North Truro Air Force Station
North Truro Air Force Station (1951-1985) - A Cold War Air Force Radar Station first established in 1951 on Cape Cod, Barnstable County, Massachusetts. Named North Truro Air Force Station after the location. Initially assigned a Permanent ID of P-10 and later a Sage ID of Z-10 and finally a JSS ID of J-53. Station decommissioned in 1985 and part turned over to the FAA. Now known as North Truro FAA Radar Site.
Established in 1951 and became operational as North Truro Air Force Station manned by the 762nd AC&W Squadron. The station initially had both a Ground-Control Intercept (GCI) and early warning mission. The early warning mission involved tracking and identifying all aircraft entering their airspace while the GCI mission involved guiding Air Force interceptors to any identified enemy aircraft. Controllers at the station vectored fighter aircraft at the correct course and speed to intercept enemy aircraft using voice commands via ground-to-air radio.
Initial equipment included two CPS-3 transportable search radar.
SAGE System Transition
The transition of the manual GCI system to the automated SAGE system began with the installation of the FST-2 coordinate data transmitter and search radar upgrades. The FST-2 equipment digitized the radar returns and transmitted the digital returns to the SAGE direction center. Under the SAGE System, interceptor aircraft were directed to their targets by the direction center computers and controllers, greatly reducing the need for local controllers and equipment at every radar station.
The FST-2 was a very large digital system using vacuum tube technology. Over 6900 vacuum tubes were used in each FST-2 requiring 21 air-conditioned cabinets, 40 tons of air conditioning, 43.5 kva of prime power and usually a large new addition to the operations building. The FST-2B modification added two more cabinets but with newer solid state (transistor) technology to process coded responses from aircraft transponders.
SAGE System Operation
The site began operation as a SAGE site in 1958 initially feeding the Stewart SAGE Direction Center DC-02 at Stewart AFB. The search radar was upgraded to an FPS-7 and FPS-6 height-finders were installed.
North Truro AFS played a significant role in the development of the BackUp Interceptor Control (BUIC) program. The BUIC program came about as budget cuts forced the closure of radar sites and SAGE direction centers. The BUIC concept allowed the BUIC equipped sites to take over the functionality of one or more direction centers should they become inoperative. This capability was to have been achieved by adopting more advanced computer systems and software but it also required each BUIC site to have a full complement of highly trained weapons controllers, a very expensive proposition. At the same time the threat from manned bombers was reduced and the vulnerability of radar sites and direction centers increased. In 1974 all of the BUIC III capability was mothballed except the site at Tyndall AFB, Florida. North Truro was the first BUIC II site activated and first radar station to be designated a BUIC III site. BUIC operations ended at North Truro AFS in 1974.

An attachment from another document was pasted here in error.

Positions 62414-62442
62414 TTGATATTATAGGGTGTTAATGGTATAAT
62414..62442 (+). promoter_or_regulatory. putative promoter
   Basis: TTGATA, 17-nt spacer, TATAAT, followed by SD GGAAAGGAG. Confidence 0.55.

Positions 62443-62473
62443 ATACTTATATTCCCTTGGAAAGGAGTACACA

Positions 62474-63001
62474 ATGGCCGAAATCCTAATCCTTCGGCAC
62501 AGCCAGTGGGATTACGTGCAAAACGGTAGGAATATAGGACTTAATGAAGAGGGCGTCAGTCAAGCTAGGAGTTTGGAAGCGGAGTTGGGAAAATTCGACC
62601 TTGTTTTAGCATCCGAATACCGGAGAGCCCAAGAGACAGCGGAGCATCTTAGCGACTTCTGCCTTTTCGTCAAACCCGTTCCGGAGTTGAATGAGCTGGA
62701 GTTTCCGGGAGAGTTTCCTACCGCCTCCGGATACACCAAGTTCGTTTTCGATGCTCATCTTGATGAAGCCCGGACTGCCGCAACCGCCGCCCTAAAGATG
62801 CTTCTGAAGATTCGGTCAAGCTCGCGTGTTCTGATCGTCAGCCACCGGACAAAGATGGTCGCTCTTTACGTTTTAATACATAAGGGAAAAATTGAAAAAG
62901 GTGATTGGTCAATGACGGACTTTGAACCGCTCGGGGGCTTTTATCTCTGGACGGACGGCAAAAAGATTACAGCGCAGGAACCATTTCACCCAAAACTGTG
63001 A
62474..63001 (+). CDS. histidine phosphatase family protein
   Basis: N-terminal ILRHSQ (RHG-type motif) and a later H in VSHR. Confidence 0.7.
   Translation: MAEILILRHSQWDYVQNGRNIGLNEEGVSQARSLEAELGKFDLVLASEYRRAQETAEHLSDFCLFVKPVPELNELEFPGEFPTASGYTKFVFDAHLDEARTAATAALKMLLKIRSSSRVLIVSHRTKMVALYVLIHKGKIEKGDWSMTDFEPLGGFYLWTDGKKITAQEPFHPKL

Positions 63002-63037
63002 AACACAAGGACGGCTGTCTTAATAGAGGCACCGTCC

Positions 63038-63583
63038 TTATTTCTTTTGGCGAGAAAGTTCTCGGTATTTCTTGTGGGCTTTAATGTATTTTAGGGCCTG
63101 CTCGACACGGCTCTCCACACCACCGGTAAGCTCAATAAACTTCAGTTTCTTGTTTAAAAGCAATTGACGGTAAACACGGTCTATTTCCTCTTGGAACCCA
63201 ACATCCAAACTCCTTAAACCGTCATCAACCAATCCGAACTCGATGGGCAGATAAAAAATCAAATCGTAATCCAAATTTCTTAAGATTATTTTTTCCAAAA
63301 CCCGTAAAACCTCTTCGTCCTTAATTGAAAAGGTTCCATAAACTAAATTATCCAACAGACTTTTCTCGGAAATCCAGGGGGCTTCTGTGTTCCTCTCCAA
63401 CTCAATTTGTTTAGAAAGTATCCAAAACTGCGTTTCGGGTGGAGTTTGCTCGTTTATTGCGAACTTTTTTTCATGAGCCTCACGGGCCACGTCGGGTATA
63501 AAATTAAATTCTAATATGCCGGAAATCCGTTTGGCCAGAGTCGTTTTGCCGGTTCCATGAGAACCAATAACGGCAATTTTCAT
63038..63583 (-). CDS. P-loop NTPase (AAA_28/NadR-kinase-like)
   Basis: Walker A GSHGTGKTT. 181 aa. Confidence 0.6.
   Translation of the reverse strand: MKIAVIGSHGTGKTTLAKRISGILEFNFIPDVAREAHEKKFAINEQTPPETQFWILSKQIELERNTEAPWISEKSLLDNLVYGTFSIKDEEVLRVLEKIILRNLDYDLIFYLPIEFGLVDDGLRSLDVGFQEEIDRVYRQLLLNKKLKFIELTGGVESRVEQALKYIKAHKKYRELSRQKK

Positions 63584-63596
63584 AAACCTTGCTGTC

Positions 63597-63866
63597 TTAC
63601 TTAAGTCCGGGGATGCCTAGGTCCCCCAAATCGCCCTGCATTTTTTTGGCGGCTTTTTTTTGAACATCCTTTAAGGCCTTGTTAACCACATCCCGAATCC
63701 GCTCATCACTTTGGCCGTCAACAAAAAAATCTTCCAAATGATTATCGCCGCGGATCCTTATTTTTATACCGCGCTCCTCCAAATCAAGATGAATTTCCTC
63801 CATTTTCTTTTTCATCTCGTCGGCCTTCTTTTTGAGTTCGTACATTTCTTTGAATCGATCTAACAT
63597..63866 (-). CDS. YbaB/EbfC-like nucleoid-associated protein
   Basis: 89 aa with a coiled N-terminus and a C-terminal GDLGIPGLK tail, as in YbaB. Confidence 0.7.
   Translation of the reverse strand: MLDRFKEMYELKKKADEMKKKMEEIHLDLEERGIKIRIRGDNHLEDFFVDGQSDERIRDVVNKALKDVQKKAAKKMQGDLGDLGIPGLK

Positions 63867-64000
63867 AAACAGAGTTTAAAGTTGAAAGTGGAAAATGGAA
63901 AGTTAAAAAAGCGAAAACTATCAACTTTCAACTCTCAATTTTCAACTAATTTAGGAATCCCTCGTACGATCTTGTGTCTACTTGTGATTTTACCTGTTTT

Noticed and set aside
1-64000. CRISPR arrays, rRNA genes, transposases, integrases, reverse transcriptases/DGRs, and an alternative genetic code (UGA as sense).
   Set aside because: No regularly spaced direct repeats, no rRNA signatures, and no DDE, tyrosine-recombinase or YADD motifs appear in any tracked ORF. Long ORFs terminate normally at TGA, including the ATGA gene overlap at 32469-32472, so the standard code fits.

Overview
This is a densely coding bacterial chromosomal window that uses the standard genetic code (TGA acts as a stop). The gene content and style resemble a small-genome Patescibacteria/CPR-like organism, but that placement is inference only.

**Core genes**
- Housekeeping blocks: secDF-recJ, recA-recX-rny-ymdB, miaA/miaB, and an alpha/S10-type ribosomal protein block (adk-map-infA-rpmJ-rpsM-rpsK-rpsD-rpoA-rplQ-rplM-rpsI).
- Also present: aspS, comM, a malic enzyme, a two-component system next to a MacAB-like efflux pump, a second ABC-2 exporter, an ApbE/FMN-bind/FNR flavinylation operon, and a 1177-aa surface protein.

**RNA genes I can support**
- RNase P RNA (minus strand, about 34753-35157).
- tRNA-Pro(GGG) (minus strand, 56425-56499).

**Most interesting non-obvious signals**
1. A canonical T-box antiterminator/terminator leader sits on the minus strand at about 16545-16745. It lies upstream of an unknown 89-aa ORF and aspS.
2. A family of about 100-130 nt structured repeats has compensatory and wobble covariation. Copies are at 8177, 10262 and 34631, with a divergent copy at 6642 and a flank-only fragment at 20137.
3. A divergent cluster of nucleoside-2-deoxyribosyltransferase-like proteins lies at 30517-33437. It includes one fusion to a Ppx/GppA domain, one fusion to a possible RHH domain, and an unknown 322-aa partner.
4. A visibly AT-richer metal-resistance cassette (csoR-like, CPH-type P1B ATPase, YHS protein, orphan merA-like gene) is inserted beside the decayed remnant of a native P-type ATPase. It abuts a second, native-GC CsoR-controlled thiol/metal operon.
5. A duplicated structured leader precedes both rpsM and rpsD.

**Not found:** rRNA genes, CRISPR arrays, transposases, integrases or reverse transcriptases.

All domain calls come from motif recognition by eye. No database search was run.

The FST-2 was probably replaced by February 1973 with a FYQ-47 Common Digitizer. The initial 18-month FYQ-47/49 USAF/FAA replacement program was completed in February of 1973 and the North Truro FYQ-47 would have been in place by then.
North Truro AFS was responsible for the maintenance of three remote unattended gap-filler radar sites. The gap-filler sites were place in locations where the main search radar lacked coverage. These sites sent digitized radar target data directly to a direction center. Maintenance teams were dispatched from North Truro AFS for regularly scheduled maintenance or when fault indicators suggested the site had problems. North Truro was responsible for gap-filler sites at Westboro and Chilmark Massachusetts and the site at Fort Dearborn, New Hampshire.
The physical plant of the site was divided into the main site, a housing area, a radio site and a troposcatter communications site. The main site housed two operations buildings (AC&W & SAGE), the radar towers, the enlisted barracks, the bachelor officer's quarters, the orderly room, the chow hall, the motor pool and the backup generators. Apart from the main site was a small 27 unit housing area for married personnel. A separate radio site housed the radio equipment for directing aircraft intercepts. A troposcatter communications site was used for communications with Texas Tower 2, a radar platform 90 miles out in the Atlantic.
North Truro AFS was decommissioned in a 14 Jun 1985 ceremony at the station. A small part of the property was transferred to the FAA and that now houses their ARSR-4 Radar and is now known as North Truro FAA Radar Site. The remainder of the site, including most of the buildings, was transferred to the National Park Service in 1994 and is now part of the Cape Cod National Seashore.
Part of the Cape Cod National Seashore administered by the National Park Service on Cape Cod, Barnstable County, Massachusetts. Most of the buildings are still standing but closed. Several interpretive signs are located on the site.
Visited: 17 May 2012